George Harrison - Electronic Sound (Zapple, 1969)

Non, vous ne rêvez pas, l'auteur de cet album de musique électronique expérimentale est bien le George Harrison des Beatles. Autant dire que les fans du groupe se retrouvent bien souvent complètement largués devant cet objet qui n'a rien de pop! N'attendez pas de rock psychédélique non plus! Deux faces, deux longs morceaux qui explorent des synthétiseurs aujourd'hui vintage, pour en sortir des sons que ne renierait pas la NASA. C'est paraît-il le premier album à utiliser le Moog. Vous êtes prévenus! Et si malgré ça vous le downloadez parce que vous êtes fan des Beatles, ne venez pas vous plaindre! Dites-vous que je vous aurai fait économiser une petite somme, puisque ce disque étrange se vend près de 45€ sur Amazon, import japonais oblige.

George Harrison
Electronic Sound

LP Zapple 3358 (UK, 1969)

01. Under the Mersey Wall
02. No Time or Space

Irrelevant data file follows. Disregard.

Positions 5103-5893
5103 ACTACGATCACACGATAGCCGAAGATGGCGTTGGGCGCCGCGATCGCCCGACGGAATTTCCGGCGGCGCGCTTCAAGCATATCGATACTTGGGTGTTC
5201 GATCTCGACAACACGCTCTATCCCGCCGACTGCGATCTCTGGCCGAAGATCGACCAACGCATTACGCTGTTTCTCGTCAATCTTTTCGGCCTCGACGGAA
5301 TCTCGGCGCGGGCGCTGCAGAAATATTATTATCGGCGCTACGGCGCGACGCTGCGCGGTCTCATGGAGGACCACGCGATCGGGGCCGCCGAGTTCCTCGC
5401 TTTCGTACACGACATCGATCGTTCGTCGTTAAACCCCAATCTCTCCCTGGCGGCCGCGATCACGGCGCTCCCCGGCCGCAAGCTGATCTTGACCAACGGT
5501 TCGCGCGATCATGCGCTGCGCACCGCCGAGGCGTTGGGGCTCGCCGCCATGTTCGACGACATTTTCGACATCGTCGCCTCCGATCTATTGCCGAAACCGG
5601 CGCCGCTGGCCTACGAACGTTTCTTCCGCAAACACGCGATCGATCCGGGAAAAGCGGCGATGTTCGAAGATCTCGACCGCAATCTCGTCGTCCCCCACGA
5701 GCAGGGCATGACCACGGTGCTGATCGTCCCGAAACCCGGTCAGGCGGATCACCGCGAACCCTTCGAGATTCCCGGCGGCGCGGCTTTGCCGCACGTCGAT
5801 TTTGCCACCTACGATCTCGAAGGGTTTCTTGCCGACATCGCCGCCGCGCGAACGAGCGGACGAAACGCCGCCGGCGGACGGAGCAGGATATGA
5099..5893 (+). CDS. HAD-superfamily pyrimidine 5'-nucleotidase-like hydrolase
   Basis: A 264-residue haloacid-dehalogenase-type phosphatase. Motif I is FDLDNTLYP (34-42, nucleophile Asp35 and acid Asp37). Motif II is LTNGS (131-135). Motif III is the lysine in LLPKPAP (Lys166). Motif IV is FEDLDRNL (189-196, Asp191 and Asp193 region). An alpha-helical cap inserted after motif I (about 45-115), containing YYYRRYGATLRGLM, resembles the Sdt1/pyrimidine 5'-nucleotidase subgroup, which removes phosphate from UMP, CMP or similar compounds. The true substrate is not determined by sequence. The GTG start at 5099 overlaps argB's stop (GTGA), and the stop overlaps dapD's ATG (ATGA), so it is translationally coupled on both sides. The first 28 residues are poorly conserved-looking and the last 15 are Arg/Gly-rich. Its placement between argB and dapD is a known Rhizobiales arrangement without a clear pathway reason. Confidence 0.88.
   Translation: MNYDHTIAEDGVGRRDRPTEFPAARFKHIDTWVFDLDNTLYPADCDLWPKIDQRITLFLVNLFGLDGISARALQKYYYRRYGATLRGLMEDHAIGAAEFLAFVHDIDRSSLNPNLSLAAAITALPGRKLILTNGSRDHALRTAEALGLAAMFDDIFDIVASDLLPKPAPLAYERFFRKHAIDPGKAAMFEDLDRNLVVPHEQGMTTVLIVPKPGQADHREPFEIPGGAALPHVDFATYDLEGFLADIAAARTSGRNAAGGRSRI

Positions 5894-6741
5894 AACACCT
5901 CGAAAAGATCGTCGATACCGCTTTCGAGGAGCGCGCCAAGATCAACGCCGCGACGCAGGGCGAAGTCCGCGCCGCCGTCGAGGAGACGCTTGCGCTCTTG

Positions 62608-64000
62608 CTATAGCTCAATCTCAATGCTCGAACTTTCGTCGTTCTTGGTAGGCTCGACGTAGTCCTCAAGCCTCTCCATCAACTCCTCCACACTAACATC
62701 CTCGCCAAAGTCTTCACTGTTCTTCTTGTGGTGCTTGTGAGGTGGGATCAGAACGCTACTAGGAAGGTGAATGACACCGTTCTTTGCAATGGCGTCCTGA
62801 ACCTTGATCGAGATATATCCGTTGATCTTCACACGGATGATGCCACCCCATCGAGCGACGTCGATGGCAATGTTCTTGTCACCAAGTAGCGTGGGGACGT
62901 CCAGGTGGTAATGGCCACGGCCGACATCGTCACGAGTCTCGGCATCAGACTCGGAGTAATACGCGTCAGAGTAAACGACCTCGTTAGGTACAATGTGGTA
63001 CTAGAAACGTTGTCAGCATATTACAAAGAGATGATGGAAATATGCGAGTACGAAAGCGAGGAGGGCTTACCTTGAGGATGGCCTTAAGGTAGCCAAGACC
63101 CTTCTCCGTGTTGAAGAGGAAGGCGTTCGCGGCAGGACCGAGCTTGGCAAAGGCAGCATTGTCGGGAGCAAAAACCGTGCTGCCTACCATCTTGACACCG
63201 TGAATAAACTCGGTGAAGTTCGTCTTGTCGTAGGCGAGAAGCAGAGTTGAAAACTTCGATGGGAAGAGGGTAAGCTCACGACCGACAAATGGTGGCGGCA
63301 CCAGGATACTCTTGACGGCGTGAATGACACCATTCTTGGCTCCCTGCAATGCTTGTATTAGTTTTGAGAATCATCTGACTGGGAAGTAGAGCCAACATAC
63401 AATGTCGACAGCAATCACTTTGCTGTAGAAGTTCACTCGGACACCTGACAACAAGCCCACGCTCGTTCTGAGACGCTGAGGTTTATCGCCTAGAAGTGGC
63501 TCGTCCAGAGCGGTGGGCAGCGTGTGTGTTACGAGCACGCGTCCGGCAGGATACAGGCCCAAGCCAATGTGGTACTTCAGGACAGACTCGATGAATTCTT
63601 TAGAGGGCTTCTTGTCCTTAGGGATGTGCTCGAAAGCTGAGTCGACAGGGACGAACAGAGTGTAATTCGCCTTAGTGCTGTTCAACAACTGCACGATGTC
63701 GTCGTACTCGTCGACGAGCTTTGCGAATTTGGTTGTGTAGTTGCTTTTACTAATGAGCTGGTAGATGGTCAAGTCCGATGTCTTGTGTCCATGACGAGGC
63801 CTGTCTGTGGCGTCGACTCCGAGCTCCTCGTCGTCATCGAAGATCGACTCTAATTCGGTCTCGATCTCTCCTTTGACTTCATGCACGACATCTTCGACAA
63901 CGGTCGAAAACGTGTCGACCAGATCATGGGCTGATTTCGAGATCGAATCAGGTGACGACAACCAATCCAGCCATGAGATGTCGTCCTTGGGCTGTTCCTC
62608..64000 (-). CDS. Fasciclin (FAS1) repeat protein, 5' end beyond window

Note : Hard as it is to believe, George Harrison, guitar picker, was also an electronic music pioneer, as these two lengthy, abstract tone poems for early-vintage Moog synthesizer reveal. A naif in the electronic sphere, George had a lot of help putting this music together, particularly from ace California electronic composer Bernie Krause. Interestingly, Krause was originally given prominent credit in the artist's childlike artwork on the LP cover, but when the album came out, Krause's name was almost, but not quite, obscured by silver paint, and the CD erases it entirely. The main difference between the CD reissue and the original LP is that the identities of the two works apparently have been reversed; "Under the Mersey Wall" is really "No Time or Space" and vice-versa. Accordingly, Krause is given "assistance" credit for the latter piece instead of the former, which is significant because "No Time or Space" is the masterpiece of the record. Dramatically structured, unearthly in its pitchless writhing, flamboyantly manipulating pink and white noise from the opening electronic gun battle onward, "No Time or Space" is still an entertaining listening experience, and some of its passages would turn up later in the "I Remember Jeep" jam from Harrison's All Things Must Pass album. The shorter "Mersey Wall," recorded in Harrison's Esher bungalow with his own Moog, is a low-key, drifting affair, not quite as virtuosic in its handling of abstract sound, nor nearly as theatrical. The sound is slightly sharper in the CD remastering, exposing more extraneous distortion and hum. Though scoffed at when they were released, these pieces can hold their own and then some with many of those of other, more seriously regarded electronic composers. And when you consider that synthesizers were only capable of playing one note at a time and sounds could not be stored or recalled with the push of a button, the achievement becomes even more remarkable. Alas, George never followed up on this direction, which, like the Zapple label, was abandoned after this release.


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